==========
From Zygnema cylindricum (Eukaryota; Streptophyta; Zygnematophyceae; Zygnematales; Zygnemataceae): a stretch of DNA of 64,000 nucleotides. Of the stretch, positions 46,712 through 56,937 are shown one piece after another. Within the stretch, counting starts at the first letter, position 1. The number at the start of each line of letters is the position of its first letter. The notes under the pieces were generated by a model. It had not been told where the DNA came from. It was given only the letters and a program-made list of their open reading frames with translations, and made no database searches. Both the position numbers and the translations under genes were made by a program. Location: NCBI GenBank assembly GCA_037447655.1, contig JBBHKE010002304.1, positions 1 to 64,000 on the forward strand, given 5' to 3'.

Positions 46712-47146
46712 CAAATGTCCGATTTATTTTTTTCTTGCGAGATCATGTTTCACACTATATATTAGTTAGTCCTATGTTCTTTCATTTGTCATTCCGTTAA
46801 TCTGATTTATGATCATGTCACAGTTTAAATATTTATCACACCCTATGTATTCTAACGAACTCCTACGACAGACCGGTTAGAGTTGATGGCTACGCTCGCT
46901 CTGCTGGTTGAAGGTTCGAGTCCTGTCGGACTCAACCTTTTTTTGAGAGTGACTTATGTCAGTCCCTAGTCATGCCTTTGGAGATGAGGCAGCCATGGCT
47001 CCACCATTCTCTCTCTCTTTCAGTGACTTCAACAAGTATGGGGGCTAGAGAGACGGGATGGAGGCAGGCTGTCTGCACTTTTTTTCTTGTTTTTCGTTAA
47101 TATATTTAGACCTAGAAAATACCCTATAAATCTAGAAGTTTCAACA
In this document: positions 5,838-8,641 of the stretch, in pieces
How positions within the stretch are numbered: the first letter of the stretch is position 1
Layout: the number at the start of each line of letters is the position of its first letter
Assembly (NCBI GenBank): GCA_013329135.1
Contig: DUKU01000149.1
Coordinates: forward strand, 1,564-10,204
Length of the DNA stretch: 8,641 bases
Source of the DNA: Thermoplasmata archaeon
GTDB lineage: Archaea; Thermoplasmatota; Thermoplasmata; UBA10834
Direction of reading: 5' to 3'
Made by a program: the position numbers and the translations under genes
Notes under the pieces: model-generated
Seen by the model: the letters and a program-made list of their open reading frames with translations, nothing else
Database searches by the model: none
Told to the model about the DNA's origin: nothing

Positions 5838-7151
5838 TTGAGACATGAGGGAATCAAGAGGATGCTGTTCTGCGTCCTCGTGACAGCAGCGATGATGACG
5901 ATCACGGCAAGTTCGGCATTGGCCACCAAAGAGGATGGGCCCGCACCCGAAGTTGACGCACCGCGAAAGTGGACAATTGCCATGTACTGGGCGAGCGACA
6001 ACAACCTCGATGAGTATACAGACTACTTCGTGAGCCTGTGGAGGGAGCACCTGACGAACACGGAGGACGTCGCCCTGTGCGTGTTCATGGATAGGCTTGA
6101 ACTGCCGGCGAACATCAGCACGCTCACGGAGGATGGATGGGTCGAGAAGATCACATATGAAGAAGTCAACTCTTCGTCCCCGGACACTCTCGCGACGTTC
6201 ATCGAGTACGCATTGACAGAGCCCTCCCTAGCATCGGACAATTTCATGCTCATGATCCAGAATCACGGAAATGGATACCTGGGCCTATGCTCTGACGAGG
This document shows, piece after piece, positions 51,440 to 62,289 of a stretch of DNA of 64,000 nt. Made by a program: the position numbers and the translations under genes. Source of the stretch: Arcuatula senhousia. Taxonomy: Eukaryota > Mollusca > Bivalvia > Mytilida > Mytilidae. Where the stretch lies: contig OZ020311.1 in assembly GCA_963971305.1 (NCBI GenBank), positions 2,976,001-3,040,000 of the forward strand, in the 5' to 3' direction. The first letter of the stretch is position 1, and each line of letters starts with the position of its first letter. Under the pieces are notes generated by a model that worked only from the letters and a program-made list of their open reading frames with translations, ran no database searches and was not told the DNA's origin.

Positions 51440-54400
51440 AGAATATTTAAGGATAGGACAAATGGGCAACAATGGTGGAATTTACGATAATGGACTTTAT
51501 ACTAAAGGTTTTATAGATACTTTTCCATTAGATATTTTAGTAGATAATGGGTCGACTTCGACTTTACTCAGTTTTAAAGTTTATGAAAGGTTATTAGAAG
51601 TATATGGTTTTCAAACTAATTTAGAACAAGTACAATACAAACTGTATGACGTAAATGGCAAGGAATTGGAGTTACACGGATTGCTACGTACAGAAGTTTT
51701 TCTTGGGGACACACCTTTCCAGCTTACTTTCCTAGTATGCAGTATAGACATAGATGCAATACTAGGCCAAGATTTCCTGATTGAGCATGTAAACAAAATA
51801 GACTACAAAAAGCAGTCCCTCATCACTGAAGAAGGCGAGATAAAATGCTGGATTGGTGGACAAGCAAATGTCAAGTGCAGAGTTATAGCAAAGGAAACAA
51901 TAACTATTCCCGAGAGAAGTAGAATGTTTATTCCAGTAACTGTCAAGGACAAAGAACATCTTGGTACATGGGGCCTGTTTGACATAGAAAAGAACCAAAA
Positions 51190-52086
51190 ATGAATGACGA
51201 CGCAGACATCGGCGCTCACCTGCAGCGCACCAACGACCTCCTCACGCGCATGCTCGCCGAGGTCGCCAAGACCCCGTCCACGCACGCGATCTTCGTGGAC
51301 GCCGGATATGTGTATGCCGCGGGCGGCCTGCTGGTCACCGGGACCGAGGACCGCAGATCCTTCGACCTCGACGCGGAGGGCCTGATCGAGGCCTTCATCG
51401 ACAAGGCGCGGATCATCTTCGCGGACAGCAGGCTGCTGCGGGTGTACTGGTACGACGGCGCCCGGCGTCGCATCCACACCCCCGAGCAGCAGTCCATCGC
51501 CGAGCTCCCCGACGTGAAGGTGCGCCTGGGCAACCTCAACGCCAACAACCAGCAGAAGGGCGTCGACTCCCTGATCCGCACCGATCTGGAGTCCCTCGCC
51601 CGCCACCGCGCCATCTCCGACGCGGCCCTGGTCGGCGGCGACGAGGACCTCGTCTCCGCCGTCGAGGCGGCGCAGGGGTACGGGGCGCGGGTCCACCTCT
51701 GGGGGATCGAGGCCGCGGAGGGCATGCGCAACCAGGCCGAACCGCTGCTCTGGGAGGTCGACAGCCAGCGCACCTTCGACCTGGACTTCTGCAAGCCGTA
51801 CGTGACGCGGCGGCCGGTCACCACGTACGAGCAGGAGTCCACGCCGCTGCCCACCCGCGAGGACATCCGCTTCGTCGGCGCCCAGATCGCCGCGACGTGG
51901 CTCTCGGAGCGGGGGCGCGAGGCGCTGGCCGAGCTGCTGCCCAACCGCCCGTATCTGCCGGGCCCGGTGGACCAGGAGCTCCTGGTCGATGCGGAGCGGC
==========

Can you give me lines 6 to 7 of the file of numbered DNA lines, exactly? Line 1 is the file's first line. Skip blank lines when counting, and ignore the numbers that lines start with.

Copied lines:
47001 CCACCATTCTCTCTCTCTTTCAGTGACTTCAACAAGTATGGGGGCTAGAGAGACGGGATGGAGGCAGGCTGTCTGCACTTTTTTTCTTGTTTTTCGTTAA
47101 TATATTTAGACCTAGAAAATACCCTATAAATCTAGAAGTTTCAACA